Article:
House Financial Services Committee Chairman Spencer Bachus (R-AL) and Rep. Carolyn McCarthy (D-NY), a leading member of the Committee, introduced bipartisan legislation to create a self-regulatory organization for the more efficient and effective oversight of the retail investment advisory industry. Chairman Bachus and Rep. McCarthy introduced their proposal in response to an SEC study that revealed the agency lacks resources to adequately examine the nation’s nearly 12,000 registered investment advisers. As part of its study, which was a requirement of the Dodd-Frank Act, the SEC recommended a self-regulatory organization as one option for Congress to consider as it looks for ways to help the agency monitor the industry. The Bachus-McCarthy bill would authorize one or more self-regulatory organizations (SROs) for investment advisers funded by membership fees.
Investment advisers and broker-dealers often provide indistinguishable services to retail customers, noted the Chairman, yet only 8 percent of investment advisers were examined by the SEC in 2011 compared to 58 percent of broker-dealers. Noting that the average SEC-registered investment adviser can expect to be examined less than once every 11 years, Chairman Bachus said this level of oversight is not acceptable.
The Investment Advisers Oversight Act of 2012 would amend the Investment Advisers Act to provide for the creation of National Investment Adviser Associations (NIAAs), registered with and overseen by the SEC. Investment advisers that conduct business with retail customers would have to become members of a registered NIAA. The SEC would have the authority to approve the registration of any NIAA. The legislation also permits the SEC to suspend or revoke an NIAA’s registration, or censure or impose limits on an NIAA’s activities and operations, if the SEC finds that the NIAA has violated the Advisers Act, SEC rules or its own rules. The SEC would also be able to suspend or revoke an NIAA’s registration if the association has failed to enforce compliance with any provision by an NIAA member firm or associated person.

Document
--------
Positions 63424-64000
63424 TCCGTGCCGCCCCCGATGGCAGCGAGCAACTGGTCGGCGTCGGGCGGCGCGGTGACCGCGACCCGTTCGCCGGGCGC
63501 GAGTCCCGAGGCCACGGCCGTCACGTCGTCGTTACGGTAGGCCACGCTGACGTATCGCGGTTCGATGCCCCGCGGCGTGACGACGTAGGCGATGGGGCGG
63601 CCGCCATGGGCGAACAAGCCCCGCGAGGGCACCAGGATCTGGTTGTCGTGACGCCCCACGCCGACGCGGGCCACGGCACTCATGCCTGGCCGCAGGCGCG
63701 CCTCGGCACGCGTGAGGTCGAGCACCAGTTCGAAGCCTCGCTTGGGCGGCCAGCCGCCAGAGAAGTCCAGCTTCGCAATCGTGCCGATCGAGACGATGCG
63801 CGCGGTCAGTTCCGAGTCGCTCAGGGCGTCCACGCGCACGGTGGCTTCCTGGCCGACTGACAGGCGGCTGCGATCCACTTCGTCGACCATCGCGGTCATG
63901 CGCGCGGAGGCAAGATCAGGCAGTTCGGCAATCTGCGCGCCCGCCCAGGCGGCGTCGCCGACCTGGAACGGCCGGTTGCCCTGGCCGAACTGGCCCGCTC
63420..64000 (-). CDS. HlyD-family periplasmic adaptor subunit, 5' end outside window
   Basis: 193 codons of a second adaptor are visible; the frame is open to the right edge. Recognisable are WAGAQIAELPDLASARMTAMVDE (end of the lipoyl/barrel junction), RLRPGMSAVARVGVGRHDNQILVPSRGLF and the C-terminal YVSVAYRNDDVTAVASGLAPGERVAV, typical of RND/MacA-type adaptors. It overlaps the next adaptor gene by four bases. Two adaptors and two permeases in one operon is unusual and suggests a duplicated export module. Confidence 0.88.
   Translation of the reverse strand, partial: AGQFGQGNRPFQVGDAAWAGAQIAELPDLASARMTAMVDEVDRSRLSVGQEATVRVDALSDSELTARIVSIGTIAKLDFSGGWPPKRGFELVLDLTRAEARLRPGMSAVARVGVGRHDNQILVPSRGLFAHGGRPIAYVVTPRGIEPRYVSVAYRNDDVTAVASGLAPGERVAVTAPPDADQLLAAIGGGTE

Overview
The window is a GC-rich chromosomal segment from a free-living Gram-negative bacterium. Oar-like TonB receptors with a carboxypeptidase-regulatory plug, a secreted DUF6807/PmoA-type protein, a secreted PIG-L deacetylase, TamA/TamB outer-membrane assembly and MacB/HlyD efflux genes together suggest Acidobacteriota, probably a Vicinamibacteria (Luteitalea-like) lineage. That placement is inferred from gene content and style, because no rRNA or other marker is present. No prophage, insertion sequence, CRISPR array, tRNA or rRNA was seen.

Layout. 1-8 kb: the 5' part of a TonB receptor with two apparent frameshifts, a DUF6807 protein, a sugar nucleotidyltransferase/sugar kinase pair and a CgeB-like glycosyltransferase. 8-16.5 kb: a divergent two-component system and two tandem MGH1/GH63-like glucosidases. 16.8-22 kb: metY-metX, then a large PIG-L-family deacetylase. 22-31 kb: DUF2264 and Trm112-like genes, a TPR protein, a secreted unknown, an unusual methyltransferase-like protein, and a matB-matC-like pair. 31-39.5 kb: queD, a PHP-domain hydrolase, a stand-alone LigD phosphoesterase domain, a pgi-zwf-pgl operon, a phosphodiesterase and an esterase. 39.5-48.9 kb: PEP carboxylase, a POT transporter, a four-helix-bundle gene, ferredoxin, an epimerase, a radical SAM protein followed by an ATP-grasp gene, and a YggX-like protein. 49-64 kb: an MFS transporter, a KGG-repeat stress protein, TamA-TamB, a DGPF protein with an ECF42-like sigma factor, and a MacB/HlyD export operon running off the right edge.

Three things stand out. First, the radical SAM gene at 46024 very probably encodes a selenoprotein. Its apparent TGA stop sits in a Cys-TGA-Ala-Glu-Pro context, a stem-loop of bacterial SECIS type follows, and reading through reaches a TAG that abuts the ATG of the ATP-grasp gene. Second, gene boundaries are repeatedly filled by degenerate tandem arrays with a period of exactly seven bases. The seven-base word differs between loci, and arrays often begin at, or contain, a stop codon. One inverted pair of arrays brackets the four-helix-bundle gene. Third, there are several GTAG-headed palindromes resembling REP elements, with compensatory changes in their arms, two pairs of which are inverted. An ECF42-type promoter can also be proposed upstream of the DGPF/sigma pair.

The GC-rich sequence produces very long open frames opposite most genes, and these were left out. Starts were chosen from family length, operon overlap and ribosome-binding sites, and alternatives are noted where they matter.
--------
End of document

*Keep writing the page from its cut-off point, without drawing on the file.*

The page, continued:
The legislation would require the SEC to determine whether an NIAA has the capacity to carry out the purposes of the Advisers Act and to enforce compliance by its members and their employees with the Advisers Act, the SEC’s rules, and the NIAA’s rules before the association can register as an NIAA.
The measure also recognizes the authority given to the states over small investment advisers in Title IV of the Dodd-Frank Act by preserving state authority over investment advisers with fewer than $100 million in assets under management, so long as the state conducts periodic on-site examinations.
Under the measure, the SEC must determine that the NIAA’s rules are designed to prevent fraud and protect investors; are consistent with the Advisers Act and fiduciary duties under the Act and state law; and do not impose any burden on advisers that is not in the public interest or for investor protection. The Commission must also determine that the SRO provides for periodic examinations of members and their related persons, and for coordination of those examinations with the SEC and state securities authorities. The SRO must also assure a fair representation of the public interest and the investment adviser industry in its selection of directors and administration of its affairs, and provide that a majority of its directors do not come from the securities industry. Finally, the SEC must assure itself that the SRO rules provide for equitable allocation of dues and fees and establish appropriate disciplinary procedures for members and their associated persons.